Training helps us build the skills and know-how to do our jobs. It also prepares us for new opportunities to advance or transition our careers over time.

Investing in training and skills development is a best practise of governments and businesses. It’s also the main way communities build capacity to manage their resources and economic interests.

Fisheries and Oceans Canada’s Indigenous programs have helped communities and businesses create and retain employment for its members and citizens—as fish harvesters, field technicians, managers, monitors, guardians, and other professionals. But these programs were designed to do more than support training.

During Indigenous Program Review, the National Indigenous Fisheries Institute realized that more training funds were needed to help communities offer meaningful employment along career progression paths. One of the key recommendations of this review was thus for the Department secure a long-term source of funding to augment training and skills development activities in Indigenous communities.

The Institute has been collaborating with Fisheries and Oceans Canada to explore how this recommendation could be achieved. To do this, we’re working to complete a number of tasks:

  • examining the current federal investment in Indigneous training and skills development related to careers in the fisheries and oceans sector to identify any gaps or redundancies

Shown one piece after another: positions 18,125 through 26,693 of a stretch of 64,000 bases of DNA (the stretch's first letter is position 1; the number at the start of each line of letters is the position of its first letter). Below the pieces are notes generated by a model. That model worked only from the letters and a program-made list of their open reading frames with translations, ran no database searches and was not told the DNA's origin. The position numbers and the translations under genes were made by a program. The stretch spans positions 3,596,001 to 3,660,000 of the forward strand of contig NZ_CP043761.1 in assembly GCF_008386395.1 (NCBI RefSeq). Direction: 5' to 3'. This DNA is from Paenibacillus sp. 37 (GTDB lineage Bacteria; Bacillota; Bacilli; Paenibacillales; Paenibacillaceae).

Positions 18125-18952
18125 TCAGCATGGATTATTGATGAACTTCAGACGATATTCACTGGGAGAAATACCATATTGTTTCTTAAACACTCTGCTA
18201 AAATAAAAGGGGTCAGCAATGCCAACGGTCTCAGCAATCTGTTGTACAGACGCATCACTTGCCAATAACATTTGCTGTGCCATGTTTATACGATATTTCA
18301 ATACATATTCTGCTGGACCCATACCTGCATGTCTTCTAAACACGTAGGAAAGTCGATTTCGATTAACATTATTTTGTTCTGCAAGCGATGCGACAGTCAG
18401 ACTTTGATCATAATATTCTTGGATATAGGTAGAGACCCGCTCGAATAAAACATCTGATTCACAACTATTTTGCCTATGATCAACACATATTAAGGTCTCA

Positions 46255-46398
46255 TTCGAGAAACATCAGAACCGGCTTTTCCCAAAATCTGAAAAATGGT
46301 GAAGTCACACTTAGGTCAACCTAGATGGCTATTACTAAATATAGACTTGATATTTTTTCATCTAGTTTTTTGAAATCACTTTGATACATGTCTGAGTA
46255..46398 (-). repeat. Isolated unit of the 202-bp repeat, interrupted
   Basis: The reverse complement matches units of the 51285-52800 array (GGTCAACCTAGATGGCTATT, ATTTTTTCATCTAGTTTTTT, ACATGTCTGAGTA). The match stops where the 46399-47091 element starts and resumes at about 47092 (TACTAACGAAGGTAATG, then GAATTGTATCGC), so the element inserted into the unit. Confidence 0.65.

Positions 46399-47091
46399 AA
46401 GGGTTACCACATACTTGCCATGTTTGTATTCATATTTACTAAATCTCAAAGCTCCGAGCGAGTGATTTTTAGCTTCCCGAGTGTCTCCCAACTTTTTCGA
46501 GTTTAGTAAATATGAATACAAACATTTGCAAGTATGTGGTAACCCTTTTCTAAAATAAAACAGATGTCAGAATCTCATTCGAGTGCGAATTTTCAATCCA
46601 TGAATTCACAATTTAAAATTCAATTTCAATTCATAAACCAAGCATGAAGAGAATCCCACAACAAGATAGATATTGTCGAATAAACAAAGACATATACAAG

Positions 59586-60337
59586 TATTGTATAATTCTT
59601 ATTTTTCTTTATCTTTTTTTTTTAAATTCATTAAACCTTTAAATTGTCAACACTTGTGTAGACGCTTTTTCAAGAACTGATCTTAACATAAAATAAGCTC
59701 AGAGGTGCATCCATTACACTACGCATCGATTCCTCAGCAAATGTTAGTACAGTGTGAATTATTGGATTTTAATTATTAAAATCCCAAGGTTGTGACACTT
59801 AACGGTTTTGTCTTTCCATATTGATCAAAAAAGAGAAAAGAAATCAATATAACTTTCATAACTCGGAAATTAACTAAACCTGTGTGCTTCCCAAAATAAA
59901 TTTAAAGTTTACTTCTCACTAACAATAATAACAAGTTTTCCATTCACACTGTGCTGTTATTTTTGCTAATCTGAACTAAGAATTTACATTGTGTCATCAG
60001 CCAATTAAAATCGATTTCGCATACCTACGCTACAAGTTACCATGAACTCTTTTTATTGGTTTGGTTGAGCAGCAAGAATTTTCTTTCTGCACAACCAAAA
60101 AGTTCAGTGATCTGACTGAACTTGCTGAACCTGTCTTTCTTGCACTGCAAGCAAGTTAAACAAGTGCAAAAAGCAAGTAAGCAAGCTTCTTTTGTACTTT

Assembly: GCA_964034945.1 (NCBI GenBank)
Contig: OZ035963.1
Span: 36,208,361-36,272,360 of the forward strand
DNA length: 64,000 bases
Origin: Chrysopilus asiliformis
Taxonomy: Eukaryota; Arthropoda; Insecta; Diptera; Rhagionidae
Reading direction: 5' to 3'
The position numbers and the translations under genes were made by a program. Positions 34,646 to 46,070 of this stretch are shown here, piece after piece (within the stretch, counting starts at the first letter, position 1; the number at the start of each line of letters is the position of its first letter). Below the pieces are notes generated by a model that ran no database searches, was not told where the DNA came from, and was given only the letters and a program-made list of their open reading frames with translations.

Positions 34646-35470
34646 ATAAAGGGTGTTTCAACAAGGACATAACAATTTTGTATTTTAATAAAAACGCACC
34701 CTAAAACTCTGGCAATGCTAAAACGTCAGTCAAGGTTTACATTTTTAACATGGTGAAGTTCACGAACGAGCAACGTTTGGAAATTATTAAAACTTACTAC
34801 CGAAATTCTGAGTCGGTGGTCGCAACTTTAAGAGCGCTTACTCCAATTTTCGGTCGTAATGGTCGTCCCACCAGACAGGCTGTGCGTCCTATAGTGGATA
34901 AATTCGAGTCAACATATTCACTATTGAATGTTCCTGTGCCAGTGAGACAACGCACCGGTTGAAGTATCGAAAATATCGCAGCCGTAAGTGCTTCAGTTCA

• gathering examples of the training and skills development activities that Indigenous communities and groups support to advance their employment objectives
  • researching the jobs and related career paths in fisheries, aquaculture, fish habitat, oceans, environmental response and aquatic resource management—and the training required to build the knowledge, skills and abilities to work in these jobs
  • listing the courses offered by education and training institutes, and any certificates or advanced education diplomas
  • assessing nationally consistent training management tools and best practises to help communities establish and maintain training plans, manage training schedules, and track and report on training activities
  • considering ways to help Fisheries and Oceans Canada better track the number of Indigenous persons being trained and employed through their programs and initiatives

We want to involve you in this project.

We’ve prepared a number of tools for you to review and comment on:

As a result of this project, the Institute will produce a final report recommending training and career planning tools for Indigenous managers and workers. We’ll also make recommendations to DFO on how to achieve federal collaboration and efficiencies in Indigenous fisheries- and oceans-related training and skills development, including options for long-term sources of training funding.